The Abbey School Faversham
Like many schools, the Abbey has endured a difficult time during the pandemic, with good discipline more difficult to maintain through the pattern of disrupted schooling for all pupils during lockdowns, and further absences affecting individual pupils connected with Covid cases, or themselves being infected, which will have also played havoc with continuity in class. There is a just small rise in secondary exclusions over the past year across the county, suggesting that most schools have worked out strategies to manage discipline effectively. In contrast The Abbey School saw a sharp rise in exclusions last year, up from 114 to 186 for 2020-21.

The school appears to have been panicked by its failure to contain numbers of exclusions and created media attention when it employed yet another character styling himself ‘the strictest headteacher in the country’ to address the perceived issues. An initial article in Kentonline on 14th September explained the school’s rationale, which appeared to focus on minor disciplinary matters.  Three days later, a second article introduces the hitman of whom ‘Bosses at The Abbey say Mr Smith - who once referred to pupils as “detainees” - has been brought in to ensure children “develop good learning habits” following their return to the classroom after a disjointed year’. An internet search for his background produces a number of his controversial leadership roles, which surely should have warned the school about his methods as he deals with ‘broken schools’,  backed up by the arrogance of his Twitter Account which is worth reading. Had the current head of Abbey really allowed the school to fall into such a state, that it needed this approach at a sensitive time for the school and its pupils?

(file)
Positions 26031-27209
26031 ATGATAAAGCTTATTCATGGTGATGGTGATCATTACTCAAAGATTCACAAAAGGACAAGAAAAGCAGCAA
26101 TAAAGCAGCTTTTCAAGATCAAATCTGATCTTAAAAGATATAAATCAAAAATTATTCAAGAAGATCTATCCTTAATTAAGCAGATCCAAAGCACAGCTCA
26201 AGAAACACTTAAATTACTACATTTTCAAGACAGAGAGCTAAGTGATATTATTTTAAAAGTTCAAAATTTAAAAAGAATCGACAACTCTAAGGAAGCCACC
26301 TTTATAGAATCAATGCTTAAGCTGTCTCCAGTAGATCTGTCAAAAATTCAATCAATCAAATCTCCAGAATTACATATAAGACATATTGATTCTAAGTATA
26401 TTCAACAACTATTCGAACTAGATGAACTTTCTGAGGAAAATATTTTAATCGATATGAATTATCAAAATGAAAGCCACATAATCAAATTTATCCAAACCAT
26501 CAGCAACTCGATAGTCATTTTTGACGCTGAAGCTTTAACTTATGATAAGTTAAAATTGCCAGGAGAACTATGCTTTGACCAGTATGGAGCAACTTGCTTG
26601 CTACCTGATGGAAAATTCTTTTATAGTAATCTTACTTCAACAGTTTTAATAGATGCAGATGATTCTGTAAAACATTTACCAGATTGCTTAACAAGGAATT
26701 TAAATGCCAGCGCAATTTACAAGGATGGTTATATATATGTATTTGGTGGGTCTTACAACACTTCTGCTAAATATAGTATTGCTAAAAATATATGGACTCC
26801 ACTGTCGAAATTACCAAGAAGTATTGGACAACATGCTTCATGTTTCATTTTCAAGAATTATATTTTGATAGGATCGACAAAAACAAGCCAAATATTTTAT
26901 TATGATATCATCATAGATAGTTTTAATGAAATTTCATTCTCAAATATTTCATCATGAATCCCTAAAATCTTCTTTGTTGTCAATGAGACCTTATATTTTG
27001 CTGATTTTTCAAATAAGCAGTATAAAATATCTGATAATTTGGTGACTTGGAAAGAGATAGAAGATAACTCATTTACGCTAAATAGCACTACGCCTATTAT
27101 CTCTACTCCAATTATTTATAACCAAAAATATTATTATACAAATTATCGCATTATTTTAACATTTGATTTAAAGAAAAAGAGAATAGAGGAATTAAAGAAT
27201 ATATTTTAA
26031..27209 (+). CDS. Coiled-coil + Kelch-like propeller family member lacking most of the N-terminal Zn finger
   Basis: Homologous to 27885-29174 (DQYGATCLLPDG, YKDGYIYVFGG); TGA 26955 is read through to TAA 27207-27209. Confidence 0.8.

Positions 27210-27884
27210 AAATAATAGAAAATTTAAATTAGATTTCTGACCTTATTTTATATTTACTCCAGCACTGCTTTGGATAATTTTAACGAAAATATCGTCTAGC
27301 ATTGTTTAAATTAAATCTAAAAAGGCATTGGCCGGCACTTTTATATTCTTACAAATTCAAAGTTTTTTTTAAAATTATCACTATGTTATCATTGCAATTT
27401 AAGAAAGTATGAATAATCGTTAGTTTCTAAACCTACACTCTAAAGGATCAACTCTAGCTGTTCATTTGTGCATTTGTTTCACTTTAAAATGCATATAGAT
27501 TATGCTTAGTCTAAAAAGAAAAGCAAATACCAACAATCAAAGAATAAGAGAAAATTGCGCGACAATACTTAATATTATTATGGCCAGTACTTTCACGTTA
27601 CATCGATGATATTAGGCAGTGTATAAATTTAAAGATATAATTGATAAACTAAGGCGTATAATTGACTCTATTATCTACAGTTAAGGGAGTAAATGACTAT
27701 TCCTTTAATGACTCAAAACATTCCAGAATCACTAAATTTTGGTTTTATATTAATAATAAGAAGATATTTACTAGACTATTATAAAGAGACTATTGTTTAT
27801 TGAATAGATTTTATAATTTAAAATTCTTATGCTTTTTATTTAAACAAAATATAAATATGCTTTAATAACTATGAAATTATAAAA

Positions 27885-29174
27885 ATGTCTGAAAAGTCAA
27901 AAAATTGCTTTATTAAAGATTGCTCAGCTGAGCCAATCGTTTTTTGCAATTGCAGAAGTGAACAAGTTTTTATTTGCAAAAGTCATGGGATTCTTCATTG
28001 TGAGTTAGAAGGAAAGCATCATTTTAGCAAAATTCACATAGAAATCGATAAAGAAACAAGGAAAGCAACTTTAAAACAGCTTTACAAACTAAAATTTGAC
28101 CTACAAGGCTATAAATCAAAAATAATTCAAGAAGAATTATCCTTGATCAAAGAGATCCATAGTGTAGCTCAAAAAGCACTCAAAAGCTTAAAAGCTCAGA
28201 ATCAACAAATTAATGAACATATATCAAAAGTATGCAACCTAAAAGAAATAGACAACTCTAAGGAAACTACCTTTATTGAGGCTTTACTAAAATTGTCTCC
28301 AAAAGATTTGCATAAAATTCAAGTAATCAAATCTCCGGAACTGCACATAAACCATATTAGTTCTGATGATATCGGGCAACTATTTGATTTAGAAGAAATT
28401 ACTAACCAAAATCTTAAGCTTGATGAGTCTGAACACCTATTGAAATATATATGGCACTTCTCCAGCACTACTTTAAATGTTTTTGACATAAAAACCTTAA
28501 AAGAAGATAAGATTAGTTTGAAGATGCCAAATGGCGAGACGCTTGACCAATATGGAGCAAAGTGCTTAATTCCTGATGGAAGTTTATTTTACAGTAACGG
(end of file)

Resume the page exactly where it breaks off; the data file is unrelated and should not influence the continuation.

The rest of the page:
Robert Napier School, Medway
Robert Napier has for several years previously been the highest excluding school in Medway, until overtaken this year by Victory, with the school's exclusion numbers dipping to 206 for 2020-21, but still 22.5% of the statutory roll. In 2019-20 there were 243 fixed term exclusions and in 2018-19 there were 318, which was 36.1% of the statutory roll. It is regularly the highest permanently excluding school across Kent and Medway, in 2019-20 expelling nine children; in 2018-19, ten; and in 2017-18 there were seven. The fall this year to less than five is a major contributor to Medway's small total.
Inspire Free School
The school has had a chequered history in its short seven years since opening, being placed in Special Measures in 2016. It was then taken over by the Parallel Learning Trust, an organisation with less than two years’ experience of running two small Pupil Referral Units that had not yet been assessed by OFSTED. The Trust now runs seven provisions, mainly dealing with pupils excluded or at risk of permanent exclusion. In 2018 Inspire was inspected by Ofsted, when it had just 37 pupils, including some in the Sixth Form and some taught off-site, but was found to be Good. The school website brims with positive thoughts including: ‘Educationalists call this school a challenging environment – it is. We challenge students, Parents and Carers to support their young persons' growth; we challenge local authority to see beyond the initial chaos and smoke screen created by the young people in their attempt to prove that yet another school will “not keep them” and support us to break the cycle. We are confident that by the time our students reach their final year with us, they will have a growing confidence’. And yet…….Why is its exclusion record so much higher than any other ‘behavioural’ Special School across the county? 

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Last modified on Saturday, 27 November 2021 19:07